A ticketing officer at Sam Mbakwe International Cargo Airport ENCOMIUM Weekly also spoke with complained about the negative effect of the acute fuel scarcity on aviation business. She regretted that the Federal Government has not handled the disagreement with oil marketers with the seriousness it requires.

The major oil marketers have refused to import products, claiming the Federal Government owes them over N200 billion after they were paid N156 billion last week. This has led to scarcity of petroleum products, including aviation fuel, nationwide.



Meanwhile, the Federal Government on Sunday, May 3, 2015 called on oil marketers to be patriotic in their decisions by considering the interest of Nigerians who always bear the brunt of their actions, noting that they should not by their actions hold the country to ransom.

The Minister of Finance and Coordinating Minister of the Economy, Dr. Ngozi Okonjo-Iweala, while speaking with journalists in Abuja said contrary to claims by the marketers that they were being owed about N200bn after being paid N156bn last week, what is being owed them is about N131bn.

The marketers had claimed that the government’s indebtedness to them for oil subsidy was about N354,4bn.

Confirming the figure, the Executive Secretary, Major Oil Marketers Association of Nigeria, Mr Thomas Olawore, had said, “The government had paid N154.2bn out of N354.4bn and we are left with a balance of N200.2bn.

“What happens to the N200.2bn? That is why we requested that the government invites us so that we can be told how it intends to liquidate the remaining N200.2bn.”

But the minister said this figure could not be correct, insisting that the balance that is left based on Petroleum Pricing Products Regulatory Agency’s template is about N131bn.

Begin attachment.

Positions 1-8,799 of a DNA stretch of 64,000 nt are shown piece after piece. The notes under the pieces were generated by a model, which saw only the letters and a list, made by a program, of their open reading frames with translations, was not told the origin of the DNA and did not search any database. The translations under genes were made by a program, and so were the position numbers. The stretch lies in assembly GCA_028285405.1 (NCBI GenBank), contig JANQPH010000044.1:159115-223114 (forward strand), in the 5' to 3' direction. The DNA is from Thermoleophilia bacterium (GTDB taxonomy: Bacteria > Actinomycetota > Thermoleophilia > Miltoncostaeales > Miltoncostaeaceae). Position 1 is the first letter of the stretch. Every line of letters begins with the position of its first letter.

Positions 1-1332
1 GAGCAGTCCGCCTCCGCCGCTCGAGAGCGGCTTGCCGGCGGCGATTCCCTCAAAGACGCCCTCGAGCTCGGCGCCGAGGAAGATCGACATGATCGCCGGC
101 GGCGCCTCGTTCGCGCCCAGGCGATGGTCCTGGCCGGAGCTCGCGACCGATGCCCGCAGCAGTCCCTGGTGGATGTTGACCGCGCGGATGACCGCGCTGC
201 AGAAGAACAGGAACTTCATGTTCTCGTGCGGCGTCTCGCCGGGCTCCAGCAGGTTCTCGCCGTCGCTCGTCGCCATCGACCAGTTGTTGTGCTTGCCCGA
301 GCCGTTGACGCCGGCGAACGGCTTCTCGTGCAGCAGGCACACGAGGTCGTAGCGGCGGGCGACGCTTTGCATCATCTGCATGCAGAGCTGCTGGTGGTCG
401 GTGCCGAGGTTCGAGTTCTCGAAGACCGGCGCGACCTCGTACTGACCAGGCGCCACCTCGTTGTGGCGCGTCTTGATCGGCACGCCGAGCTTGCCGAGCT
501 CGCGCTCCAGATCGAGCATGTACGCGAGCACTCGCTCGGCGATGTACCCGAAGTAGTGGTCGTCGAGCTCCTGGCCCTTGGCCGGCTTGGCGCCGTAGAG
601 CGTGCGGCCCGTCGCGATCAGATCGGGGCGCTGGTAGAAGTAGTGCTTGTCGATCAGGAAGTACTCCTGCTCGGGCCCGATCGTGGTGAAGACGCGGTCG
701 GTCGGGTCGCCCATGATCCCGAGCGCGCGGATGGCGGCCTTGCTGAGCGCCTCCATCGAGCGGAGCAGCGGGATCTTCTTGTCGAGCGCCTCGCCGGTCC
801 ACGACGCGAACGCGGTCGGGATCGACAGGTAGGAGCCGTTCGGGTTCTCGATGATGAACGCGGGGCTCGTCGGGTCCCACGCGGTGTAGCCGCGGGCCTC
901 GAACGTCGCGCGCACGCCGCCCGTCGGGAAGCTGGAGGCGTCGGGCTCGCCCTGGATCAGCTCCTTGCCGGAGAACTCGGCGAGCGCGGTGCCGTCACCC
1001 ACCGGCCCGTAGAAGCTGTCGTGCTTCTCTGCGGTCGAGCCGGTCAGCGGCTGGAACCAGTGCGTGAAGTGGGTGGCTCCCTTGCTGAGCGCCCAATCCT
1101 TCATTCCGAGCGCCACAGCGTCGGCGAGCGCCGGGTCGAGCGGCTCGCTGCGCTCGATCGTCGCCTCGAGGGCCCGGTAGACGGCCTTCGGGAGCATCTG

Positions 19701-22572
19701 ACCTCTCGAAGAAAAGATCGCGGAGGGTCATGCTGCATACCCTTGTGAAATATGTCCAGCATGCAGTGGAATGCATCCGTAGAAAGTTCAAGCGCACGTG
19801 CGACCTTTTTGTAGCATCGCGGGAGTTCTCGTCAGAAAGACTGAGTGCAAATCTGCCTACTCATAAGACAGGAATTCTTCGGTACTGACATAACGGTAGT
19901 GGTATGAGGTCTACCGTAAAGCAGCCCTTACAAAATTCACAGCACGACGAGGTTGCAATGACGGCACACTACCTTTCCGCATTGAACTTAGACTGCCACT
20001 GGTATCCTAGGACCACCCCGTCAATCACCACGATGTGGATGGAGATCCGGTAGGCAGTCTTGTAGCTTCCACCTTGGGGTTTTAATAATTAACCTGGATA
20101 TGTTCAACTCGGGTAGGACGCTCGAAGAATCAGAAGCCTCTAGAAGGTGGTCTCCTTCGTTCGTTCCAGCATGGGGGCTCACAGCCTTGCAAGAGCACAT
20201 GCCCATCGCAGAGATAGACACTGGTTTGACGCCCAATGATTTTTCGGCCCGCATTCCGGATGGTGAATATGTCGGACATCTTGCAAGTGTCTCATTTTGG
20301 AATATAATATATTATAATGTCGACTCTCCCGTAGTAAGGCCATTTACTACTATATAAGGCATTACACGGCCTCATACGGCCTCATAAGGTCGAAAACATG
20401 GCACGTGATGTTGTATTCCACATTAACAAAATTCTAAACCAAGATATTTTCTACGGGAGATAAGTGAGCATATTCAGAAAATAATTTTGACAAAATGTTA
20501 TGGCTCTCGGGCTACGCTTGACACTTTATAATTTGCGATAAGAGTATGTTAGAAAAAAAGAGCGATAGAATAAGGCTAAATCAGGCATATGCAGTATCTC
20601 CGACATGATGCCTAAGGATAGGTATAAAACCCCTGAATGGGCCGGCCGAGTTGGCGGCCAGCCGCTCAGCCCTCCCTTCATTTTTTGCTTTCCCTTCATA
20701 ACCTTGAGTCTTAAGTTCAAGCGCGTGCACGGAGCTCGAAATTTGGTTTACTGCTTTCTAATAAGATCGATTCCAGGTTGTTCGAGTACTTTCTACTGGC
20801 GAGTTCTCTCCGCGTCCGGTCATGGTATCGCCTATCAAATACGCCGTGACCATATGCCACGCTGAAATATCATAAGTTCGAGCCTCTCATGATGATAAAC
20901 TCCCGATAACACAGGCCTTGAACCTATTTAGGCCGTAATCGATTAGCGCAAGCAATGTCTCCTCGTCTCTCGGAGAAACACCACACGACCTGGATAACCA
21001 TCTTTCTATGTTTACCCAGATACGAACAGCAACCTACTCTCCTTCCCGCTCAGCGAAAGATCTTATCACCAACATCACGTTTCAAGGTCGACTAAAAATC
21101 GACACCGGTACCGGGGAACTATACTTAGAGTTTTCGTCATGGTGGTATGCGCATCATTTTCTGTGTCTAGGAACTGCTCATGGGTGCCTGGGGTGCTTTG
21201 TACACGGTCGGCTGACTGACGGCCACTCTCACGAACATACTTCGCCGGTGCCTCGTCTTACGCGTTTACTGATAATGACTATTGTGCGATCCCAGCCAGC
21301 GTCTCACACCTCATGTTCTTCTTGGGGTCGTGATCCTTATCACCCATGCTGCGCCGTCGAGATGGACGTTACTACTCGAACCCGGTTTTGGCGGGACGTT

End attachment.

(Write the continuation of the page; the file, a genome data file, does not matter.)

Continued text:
“As you know, we paid N156bn recently, N100bn of the principle payment that we owe them and then we paid N56bn interest rate and some remaining exchange rate differentials.

“Prior to that, we have just paid N31bn exchange rate differentials. So at the time we paid that last week, what we had outstanding is N98bn.”

According to her, every week, the Petroleum Products Pricing Regulatory Agency sends data and that is what government only subscribes and certified as what is due to marketers.

“As at now, since we made the announcement last week, it has now risen from N98bn to N131bn outstanding in principle payment.

“And they are now making a demand of N200bn and I asked them what is the balance for,” she added.

She likened the oil marketers to a small cartel that are into a no risk business based on template negotiated with PPPRA long time ago which factored in exchange rate differential, and profit margin guarantee.

This situation, she said, leaves them with absolutely no risk.

She said, “It has become a situation where we have a cartel that can ground the nation to a halt at will. I strongly suggest that the nation has to do something about it.

  • Stories by UCHE OLEHI